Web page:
Saughall Massie residents ask Wirral Council for reasons why greenbelt site suggested for new fire station
Merseyside Fire & Rescue Service consultation meeting Saughall Massie 20th April 2015 Part 3 of 4
Merseyside Fire & Rescue Service consultation meeting Saughall Massie 20th April 2015 Part 4 of 4
Merseyside Fire & Rescue Service consultation meeting Saughall Massie 20th April 2015 Playlist of all parts 1-4
A member of the audience asked why Upton fire station couldn’t just be enlarged? Dan Stephens replied that if they did that, then it would increase response times to the West Kirby station area. He repeated what he had said earlier about how they couldn’t afford two fire stations and it was best to have one as close to the middle of the two existing fire stations as they could get.
Someone asked whether a completed risk assessment had been carried out on the impact on traffic of a new fire station in Saughall Massie? The answer was that such issues would be picked up in a future planning application. The Chief Fire Officer pointed out again that the roads in Wirral were no more challenging than roads elsewhere in Merseyside.
The next woman brought up environmental issues, heritage issues, property prices and said “my life will be definitely be blighted by this fire station” and she wanted to know “how it’s going to affect me here”. The Chief Fire Officer explained that his role was to be held to account for community safety matters. He said that the issues she had raised were ones for a planning committee to consider.
She asked a further question about why the proposal in Greasby had been thrown out and whether that was planning? The Chief Officer answered “No” and explained that they hadn’t got to the planning stage at Greasby. He added that they didn’t own the land at Greasby and the offer of the land had been withdrawn. Such questions would have to be asked of Wirral Council.
David Armstrong (Wirral Council) answered that the Merseyside Fire and Rescue Authority had approached Wirral Council to find a site. Three sites were identified in a built up area, one of which was the one in Greasby. That site didn’t go ahead “for a number of reasons” so they broadened the search out.
Mr Armstrong was next asked what the reasons were that they hadn’t proceeded with the Greasby site. Councillor Chris Blakeley gave his opinion that he thought the Council wanted to “make politics out of it”. Kieran Timmins chairing the meeting reminded Councillor Blakeley that it was not a political meeting.
“What reasons?” was asked again of David Armstrong. He answered, “As the idea developed, as the feedback came from the consultation meetings, as we looked at it more closely and we tried to explore it with the community centre who didn’t sign up to it at all. We looked into issues of grant which we’d had government grant to extend the library and the children’s centre et cetera, et cetera it became obvious that that scheme was not going to work. It was still important to have the consultation which you’re having now. The Council has done no more than cooperate with the fire service to have discussion about the fire safety of 26,000 people.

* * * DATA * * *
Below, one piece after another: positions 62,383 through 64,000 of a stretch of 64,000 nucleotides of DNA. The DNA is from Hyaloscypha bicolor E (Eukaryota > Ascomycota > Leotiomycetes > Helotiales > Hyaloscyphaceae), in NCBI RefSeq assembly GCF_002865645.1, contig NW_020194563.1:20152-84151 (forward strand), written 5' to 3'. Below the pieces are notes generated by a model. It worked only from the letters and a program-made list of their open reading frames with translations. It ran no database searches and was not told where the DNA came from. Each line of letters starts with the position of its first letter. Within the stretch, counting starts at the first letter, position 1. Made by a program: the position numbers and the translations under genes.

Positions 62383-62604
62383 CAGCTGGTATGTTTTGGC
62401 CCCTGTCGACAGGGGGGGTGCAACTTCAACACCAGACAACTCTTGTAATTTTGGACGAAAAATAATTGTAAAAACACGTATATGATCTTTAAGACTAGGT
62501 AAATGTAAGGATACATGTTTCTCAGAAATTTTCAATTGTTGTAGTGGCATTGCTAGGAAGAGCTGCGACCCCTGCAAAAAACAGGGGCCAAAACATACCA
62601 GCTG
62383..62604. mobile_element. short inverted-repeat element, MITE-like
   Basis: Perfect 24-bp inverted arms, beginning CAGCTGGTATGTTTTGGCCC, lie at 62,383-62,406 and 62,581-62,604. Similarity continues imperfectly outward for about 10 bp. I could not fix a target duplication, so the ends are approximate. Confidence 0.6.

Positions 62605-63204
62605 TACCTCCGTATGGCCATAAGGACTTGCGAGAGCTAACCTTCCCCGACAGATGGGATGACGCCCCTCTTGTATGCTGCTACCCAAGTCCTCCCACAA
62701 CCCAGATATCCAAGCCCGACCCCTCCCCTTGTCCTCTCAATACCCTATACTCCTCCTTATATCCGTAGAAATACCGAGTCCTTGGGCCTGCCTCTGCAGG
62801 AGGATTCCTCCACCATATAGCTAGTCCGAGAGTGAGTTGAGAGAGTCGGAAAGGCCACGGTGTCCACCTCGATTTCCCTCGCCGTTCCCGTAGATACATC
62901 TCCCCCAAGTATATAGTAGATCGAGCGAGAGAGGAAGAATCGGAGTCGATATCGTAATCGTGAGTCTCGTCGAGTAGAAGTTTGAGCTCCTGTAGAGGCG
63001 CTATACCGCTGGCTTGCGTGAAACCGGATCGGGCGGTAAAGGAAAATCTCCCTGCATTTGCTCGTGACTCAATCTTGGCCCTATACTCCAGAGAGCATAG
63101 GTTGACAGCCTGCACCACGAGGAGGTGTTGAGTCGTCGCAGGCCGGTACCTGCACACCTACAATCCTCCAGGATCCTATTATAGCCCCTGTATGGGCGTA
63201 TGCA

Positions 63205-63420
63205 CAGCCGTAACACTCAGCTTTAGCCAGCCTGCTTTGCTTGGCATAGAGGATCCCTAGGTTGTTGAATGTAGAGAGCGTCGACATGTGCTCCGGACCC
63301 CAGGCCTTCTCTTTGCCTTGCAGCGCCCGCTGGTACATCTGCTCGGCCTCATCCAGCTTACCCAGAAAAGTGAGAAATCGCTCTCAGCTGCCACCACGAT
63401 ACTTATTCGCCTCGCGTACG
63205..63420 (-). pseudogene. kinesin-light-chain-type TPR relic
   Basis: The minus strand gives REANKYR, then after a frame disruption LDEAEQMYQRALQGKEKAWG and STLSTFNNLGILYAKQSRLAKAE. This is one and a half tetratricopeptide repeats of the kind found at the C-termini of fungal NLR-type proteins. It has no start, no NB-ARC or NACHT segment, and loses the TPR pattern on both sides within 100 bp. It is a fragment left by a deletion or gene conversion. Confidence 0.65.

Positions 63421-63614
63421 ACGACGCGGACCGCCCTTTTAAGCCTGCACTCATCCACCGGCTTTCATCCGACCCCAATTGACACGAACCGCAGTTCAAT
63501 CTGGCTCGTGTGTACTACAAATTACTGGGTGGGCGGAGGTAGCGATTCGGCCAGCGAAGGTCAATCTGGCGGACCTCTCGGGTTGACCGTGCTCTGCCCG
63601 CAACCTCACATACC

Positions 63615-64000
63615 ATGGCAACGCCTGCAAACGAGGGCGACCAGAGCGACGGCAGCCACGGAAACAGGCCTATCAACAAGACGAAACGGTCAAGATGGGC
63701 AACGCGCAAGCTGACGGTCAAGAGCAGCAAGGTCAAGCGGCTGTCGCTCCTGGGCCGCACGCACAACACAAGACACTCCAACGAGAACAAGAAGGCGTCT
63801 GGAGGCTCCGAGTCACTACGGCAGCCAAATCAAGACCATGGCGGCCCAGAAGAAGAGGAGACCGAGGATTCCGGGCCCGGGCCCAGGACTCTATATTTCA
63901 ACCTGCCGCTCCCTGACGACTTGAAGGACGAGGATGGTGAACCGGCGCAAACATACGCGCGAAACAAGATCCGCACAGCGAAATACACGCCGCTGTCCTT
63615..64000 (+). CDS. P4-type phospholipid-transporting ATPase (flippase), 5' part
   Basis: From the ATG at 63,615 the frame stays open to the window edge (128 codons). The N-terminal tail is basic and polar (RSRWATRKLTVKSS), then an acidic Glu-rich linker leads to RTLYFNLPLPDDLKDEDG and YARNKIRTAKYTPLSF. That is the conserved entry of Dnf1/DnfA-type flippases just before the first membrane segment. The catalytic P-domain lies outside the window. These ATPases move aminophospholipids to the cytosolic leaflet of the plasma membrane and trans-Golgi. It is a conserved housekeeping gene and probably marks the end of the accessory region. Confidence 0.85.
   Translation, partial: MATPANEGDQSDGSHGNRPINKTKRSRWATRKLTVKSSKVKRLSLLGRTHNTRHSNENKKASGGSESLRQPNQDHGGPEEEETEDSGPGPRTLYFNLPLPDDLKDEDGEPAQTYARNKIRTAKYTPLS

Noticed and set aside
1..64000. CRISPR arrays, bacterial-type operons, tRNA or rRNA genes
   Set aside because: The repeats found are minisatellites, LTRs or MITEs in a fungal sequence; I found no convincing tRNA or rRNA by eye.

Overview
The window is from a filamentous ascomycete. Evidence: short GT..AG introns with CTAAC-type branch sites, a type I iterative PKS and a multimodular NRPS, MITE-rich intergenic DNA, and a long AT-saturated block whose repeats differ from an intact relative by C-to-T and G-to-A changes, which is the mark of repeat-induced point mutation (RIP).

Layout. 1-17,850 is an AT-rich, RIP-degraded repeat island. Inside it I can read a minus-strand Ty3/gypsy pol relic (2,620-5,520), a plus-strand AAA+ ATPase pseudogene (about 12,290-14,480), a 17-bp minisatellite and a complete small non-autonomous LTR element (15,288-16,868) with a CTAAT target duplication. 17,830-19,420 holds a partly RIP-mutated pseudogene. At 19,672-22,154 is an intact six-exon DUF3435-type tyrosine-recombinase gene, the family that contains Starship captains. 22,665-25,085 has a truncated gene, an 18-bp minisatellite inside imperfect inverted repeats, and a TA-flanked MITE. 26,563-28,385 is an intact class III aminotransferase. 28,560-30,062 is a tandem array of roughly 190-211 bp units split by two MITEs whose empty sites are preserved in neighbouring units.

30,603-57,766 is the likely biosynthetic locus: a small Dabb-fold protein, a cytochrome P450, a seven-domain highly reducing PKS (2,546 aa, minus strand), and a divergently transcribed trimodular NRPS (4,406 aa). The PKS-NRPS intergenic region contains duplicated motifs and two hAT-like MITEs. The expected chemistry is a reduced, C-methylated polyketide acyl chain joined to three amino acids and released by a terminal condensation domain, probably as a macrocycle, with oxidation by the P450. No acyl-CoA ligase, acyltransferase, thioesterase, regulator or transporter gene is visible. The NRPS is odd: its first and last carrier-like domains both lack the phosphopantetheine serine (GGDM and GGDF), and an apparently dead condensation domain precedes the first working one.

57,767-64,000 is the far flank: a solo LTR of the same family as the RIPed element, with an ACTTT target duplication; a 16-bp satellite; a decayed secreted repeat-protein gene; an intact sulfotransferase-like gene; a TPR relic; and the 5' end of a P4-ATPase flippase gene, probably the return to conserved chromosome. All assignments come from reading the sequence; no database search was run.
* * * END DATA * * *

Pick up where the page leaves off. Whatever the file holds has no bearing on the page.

We started out looking at the sites that weren’t greenbelt and weren’t green space. There were three in Greasby. One was a triangular piece of land next to the cricket club that the Council owned which didn’t work because the fire service for understandable reasons like to have a site where they can take the fire tender in, drive it in, they need a substantial sized site.
We looked at a piece of land that the Council owns next to the second roundabout, not the Sainsburys one, the one nearest Greasby which has a dead-end spur into a piece of land. It’s leased to the Woodland Trust for 100 years. It’s very close to Upton, it didn’t give the fire service the location it needed.
That left us then with the Greasby site. When it became apparent that that wasn’t going to work, we broadened the search out we looked at the greenbelt sites and we presented them to the Fire Authority and that’s all we’ve done to have this discussion and debate because as Dan [Stephens] said earlier the decision will have to be made at the end of the day as to whether that can work in terms of fire safety, whether it would work for the people that live there and all those things would have to be brought together.
The Council has yet to reach a decision on whether to release the land, it will await the outcome of this consultation, that will feed into things and a report that will go to Council. If the Fire Authority wish to pursue this option because they’ve got that decision to make, if they do that, if the Fire Authority come back to the Council and say this is the only option, we’d like to pursue this, the Council will have to make a decision whether or not to release the site.
If the Council did decide to release the site, the Fire Authority then would have to apply for planning permission and an entirely separate process within the Council and that again would address all the issues, the environmental issues, the location issues, the planning issues as well.”
Details of how to respond to the consultation are here. The consultation closes on the 18th May 2015.
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